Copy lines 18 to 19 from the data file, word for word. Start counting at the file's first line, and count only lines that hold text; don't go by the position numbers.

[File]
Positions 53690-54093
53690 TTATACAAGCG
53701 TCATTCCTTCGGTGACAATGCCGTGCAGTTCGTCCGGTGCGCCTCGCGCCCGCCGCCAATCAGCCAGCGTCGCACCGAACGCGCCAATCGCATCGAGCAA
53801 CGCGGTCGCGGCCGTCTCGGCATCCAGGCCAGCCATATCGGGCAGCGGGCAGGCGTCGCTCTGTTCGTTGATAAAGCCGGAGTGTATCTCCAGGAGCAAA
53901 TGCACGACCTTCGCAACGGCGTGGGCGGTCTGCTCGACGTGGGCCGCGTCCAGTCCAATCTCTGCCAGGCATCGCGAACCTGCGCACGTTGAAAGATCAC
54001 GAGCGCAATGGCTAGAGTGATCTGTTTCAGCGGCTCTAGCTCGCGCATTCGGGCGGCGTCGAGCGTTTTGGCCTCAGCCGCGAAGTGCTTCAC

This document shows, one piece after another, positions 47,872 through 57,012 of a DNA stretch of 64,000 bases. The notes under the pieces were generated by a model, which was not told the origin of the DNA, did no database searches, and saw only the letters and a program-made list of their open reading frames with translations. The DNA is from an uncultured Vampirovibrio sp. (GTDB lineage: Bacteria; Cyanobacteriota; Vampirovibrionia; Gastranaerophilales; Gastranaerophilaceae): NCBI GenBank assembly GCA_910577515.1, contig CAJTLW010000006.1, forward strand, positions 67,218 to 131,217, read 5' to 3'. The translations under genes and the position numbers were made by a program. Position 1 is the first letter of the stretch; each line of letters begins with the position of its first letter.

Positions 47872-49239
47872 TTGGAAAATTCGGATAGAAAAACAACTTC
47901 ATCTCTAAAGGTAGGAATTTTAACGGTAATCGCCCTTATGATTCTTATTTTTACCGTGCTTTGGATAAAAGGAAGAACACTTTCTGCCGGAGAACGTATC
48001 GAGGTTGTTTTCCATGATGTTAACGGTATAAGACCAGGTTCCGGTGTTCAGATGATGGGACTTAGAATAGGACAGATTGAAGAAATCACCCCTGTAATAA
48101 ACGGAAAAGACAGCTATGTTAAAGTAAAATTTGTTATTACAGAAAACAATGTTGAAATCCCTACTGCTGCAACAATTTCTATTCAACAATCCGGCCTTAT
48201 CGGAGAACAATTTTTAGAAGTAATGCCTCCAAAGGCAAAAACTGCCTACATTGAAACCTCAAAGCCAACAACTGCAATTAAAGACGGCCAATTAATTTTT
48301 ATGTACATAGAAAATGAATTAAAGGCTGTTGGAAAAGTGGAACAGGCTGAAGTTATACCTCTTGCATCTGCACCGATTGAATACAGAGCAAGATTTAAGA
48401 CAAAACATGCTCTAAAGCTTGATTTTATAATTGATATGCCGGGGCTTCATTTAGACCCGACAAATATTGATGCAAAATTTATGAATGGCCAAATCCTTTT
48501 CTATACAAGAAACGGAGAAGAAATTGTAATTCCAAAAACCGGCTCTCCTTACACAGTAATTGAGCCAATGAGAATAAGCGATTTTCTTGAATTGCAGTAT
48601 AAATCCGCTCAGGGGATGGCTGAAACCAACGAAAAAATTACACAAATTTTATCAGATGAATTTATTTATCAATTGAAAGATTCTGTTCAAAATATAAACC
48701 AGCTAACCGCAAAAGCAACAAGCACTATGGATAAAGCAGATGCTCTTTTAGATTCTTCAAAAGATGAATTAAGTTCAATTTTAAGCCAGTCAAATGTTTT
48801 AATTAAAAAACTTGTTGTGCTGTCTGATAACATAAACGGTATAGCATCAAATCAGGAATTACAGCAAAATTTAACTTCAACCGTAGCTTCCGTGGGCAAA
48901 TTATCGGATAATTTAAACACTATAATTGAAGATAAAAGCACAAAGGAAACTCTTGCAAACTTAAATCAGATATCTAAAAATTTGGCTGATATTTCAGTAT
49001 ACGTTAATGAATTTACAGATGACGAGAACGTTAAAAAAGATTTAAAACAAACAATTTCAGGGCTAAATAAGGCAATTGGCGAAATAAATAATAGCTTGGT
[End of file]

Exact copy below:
48701 AGCTAACCGCAAAAGCAACAAGCACTATGGATAAAGCAGATGCTCTTTTAGATTCTTCAAAAGATGAATTAAGTTCAATTTTAAGCCAGTCAAATGTTTT
48801 AATTAAAAAACTTGTTGTGCTGTCTGATAACATAAACGGTATAGCATCAAATCAGGAATTACAGCAAAATTTAACTTCAACCGTAGCTTCCGTGGGCAAA